Ferrer, José (1912–1992)

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Ferrer, José (1912–1992)

Born in Puerto Rico on January 8, 1912, actor, director, and producer José Ferrer (José Vicente Ferrer de Otero y Cintrón) received numerous honors, including three Antoinette Perry Awards for Excellence in Theatre (Tony Awards) and an Academy Award (Oscar Award) for Best Actor, throughout his distinguished career. This feat places him among a select group of actors who have earned both the Tony (1947) and the Oscar (1950) for playing the same role—in his case, Cyrano de Bergerac—on both stage and film. Ferrer was the first Hispanic American actor to have garnered such prestigious awards. The son of a well-off family, Ferrer received a privileged education, attending one year of preparatory school in Switzerland before entering Princeton University, and graduating in 1933 with an architecture degree. In 1935 he debuted professionally on Broadway and by the early 1940s was poised to become a leading figure on the theatrical scene. He made his film debut in 1948 with Joan of Arc, and began screen directing in 1955, once again breaking new ground as Hollywood's first Hispanic American director with the film The Shrike. In the 1960s, he added television to his portfolio. Ferrer has been associated with some of Hollywood's most important films, including Joan of Arc (1948), Moulin Rouge (1952), The Caine Mutiny (1954), Return to Peyton Place (1961), and Lawrence of Arabia (1962). Ferrer supported various progressive causes—including opposition to segregation policies affecting African American artists and condemnation of the Francisco Franco dictatorship in Spain—that often put him at odds with the political establishment. In the McCarthy era, the celebrated actor came under the scrutiny of the United States Congress's House Committee on Un-American Activities that investigated the alleged influence of the Left in the entertainment industry. He was cleared of any political transgressions and never blacklisted. His induction in 1981 into the Theater Hall of Fame and the National Medal of Arts accorded to him in 1985—the highest recognition given to artists by the United States Government—confirmed Ferrer's lifetime achievements. José Ferrer remained active in the performing arts until the eve of his death on January 26, 1992.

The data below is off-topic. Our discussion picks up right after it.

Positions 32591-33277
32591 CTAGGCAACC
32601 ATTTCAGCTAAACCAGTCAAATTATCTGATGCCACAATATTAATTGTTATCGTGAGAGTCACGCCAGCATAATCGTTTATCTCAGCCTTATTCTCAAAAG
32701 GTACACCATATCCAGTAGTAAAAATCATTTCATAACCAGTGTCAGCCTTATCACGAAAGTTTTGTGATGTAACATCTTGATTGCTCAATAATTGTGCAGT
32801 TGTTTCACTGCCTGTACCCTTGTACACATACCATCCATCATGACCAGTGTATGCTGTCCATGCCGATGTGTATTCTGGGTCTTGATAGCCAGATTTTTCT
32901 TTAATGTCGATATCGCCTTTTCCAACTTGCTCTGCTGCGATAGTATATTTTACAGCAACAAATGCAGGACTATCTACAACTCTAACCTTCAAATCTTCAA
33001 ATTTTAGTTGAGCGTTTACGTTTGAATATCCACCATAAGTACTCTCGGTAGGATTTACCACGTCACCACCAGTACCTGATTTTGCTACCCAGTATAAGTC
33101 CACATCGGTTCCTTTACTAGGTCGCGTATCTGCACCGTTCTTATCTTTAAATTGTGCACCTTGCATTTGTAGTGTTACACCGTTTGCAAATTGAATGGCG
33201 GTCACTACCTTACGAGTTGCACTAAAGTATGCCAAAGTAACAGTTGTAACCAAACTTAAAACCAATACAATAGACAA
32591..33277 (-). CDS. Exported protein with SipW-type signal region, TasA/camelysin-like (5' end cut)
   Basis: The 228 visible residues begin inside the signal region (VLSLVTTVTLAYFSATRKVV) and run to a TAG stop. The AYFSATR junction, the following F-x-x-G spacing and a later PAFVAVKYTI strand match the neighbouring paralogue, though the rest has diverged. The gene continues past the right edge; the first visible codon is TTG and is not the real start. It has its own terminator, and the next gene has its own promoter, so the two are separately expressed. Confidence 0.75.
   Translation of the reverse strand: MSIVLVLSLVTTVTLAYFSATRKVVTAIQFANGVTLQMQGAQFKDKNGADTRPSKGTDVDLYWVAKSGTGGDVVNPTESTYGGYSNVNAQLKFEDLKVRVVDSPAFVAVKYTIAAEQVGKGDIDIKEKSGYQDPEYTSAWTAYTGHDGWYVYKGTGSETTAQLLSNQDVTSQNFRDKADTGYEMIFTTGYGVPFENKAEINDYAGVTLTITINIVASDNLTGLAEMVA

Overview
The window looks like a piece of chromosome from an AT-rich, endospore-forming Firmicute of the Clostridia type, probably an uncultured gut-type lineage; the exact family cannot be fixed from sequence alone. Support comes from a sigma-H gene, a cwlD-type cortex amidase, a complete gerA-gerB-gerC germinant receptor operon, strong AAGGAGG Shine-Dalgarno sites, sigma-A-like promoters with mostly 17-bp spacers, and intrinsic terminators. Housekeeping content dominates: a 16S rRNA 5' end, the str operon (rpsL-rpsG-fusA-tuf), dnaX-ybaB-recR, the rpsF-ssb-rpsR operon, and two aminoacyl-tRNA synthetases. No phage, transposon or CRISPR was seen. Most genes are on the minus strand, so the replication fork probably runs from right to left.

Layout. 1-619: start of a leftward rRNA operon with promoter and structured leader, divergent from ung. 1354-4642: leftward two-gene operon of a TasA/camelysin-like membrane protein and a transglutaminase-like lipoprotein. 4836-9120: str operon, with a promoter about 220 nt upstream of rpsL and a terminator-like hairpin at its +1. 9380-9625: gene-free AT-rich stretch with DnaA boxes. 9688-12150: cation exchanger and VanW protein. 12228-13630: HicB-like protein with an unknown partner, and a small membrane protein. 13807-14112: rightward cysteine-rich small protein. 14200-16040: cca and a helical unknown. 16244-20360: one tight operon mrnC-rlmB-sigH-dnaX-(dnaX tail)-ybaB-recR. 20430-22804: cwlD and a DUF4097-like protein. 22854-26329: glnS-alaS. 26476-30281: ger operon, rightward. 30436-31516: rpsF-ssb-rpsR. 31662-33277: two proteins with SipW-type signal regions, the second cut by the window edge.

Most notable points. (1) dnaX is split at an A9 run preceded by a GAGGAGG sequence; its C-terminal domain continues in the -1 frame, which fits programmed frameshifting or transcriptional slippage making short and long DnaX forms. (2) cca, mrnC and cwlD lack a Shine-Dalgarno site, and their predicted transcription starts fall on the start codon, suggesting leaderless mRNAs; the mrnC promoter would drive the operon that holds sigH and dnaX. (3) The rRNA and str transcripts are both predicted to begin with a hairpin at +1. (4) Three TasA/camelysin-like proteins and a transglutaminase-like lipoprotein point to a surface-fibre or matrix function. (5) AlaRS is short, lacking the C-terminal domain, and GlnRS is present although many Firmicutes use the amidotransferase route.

See alsoCinema: From the Silent Film to 1990 .


Bucklet, Michael. "Jose Ferrer (Part I)." Films in Review (February 1987): 66-75.

Bucklet, Michael. "Jose Ferrer (Part II)." Films in Review (March 1987): 130-145.

Lambert, Bruce. "José Ferrer, Actor, Writer and Director, 80, Is Dead." New York Times, 27 January 1992, p. A1.

                                     Luis A. GonzÁlez